Possum resource selection in a fragmented landscape, Cass, New Zealand (2002)
Authorsde Zwart, Eykolina Jacobashow all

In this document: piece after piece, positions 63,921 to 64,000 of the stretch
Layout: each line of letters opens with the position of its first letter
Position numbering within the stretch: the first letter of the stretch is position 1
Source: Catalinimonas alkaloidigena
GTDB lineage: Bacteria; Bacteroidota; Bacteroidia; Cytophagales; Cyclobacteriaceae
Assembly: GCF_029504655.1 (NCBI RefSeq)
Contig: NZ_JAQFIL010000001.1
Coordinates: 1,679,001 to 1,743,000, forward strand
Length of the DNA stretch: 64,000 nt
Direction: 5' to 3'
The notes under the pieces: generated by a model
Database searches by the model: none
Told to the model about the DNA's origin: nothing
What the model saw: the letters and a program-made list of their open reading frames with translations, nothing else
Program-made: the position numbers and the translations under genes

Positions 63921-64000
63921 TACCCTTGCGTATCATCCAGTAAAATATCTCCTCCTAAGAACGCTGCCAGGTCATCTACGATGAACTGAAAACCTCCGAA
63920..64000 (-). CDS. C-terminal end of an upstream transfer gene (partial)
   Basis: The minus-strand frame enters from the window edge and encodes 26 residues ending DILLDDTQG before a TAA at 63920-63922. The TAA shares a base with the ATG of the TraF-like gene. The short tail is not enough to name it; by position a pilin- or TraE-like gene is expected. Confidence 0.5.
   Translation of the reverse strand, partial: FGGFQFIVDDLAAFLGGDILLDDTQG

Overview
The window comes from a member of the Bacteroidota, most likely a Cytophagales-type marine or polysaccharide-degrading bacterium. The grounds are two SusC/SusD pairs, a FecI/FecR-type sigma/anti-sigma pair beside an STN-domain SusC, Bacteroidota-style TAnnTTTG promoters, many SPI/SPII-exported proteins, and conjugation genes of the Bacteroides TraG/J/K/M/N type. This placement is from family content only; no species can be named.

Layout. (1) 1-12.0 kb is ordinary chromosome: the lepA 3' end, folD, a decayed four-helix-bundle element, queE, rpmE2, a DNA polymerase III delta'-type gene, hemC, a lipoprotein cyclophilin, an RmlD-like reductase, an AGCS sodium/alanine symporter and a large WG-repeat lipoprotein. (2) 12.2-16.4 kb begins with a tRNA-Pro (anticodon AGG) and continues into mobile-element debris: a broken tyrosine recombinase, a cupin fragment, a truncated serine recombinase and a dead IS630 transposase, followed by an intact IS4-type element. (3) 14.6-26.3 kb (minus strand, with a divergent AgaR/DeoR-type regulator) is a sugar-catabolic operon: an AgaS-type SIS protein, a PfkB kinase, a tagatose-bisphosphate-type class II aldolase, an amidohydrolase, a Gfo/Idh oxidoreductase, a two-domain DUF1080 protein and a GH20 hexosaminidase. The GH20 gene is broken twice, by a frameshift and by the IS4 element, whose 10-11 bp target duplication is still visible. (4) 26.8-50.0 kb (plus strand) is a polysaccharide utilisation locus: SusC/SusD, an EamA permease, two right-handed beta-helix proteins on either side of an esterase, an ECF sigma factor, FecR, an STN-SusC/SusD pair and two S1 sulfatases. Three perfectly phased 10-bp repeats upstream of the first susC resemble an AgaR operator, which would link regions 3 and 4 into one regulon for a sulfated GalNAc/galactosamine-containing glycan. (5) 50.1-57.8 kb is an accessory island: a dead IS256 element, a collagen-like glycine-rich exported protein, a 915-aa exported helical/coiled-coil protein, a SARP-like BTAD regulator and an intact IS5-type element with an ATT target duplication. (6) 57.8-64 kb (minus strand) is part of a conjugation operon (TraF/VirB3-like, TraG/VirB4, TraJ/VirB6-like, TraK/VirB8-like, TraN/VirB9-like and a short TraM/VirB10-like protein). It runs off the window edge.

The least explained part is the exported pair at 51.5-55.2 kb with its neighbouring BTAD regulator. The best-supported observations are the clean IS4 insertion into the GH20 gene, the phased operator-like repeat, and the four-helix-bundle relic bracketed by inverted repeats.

This study presents the results of an investigation to determine the resources utilised by possums in a spatially heterogeneous landscape in the Canterbury high country. The study area comprised a mosaic of forest, scrub, shrubland, grassland and swamp at the University of Canterbury field station at Cass, inland Canterbury. The vegetation communities at Cass were originally divided into seven different categories based on species composition. These areas are referred to as the swamp, grassland, shrubland, scrub1, scrub 2, native forest, and exotic forest. Communities were classified using two multivariate techniques; TWINSPAN and Detrended correspondence analysis. A vegetation map of Cass was produced using ground survey and aerial maps, and displayed the extent and coverage of vegetation communities. These vegetation communities reflect the influence of burning and farming. The study area comprises c. 195 ha. The overall possum density was low, with approximately one possum per hectare. This result may be due to resources that possums need for survival, being deficient in the area. Possum movements were investigated by radio-collaring six female possums and six male possums at Cass. These possums were radio-tracked six times during a period of ten months, with each radio-tracking session undertaken for a period of three consecutive nights. The data collected were used to derive individual home ranges using Minimum Convex Polygon and Kernel home range estimates. There was no statistically significant difference between female and male home ranges at Cass. No seasonal difference in possum home range was detected, although other possum home range studies have found seasonal differences. There were too few den site location areas to enable accurate information concerning seasonal variation of den sites. Possums had relatively large home ranges, which probably result from a low possum density in the areas, as well as spatial heterogeneity of key resources. Nine possums showed some degree of home range overlap, but there did not appear to be any difference between females and males with respect to this. Sixty percent of the possums studied exhibited bimodal home ranging behaviour. Bimodal behaviour almost certainly results from the spatial heterogeneity of key resources, with possums having to travel long distances in order to use all the resources. Possum diet was assessed using a point sampling technique, which identifyied all ingested stomach material greater than 3mm, at four times through 2001. There was no statistical difference between female and male diet, or between juvenile and adult diet. Thirty-eight different food items were consumed by possums over the study period, with four dominant food items that comprised of 50% of their diet (Aristotelia fruticosa, fungi, Podocarpus nivalis, and Blechnum penna-marina). Due to the spatial heterogeneity of vegetation communities at the Cass study area, possums utilised the different habitats non-randomly, preferring the scrub and forest communities. Possum management is not currently needed at Cass, although in the future, if possum density increases than management options should be reassessed in order to minimise possum impact.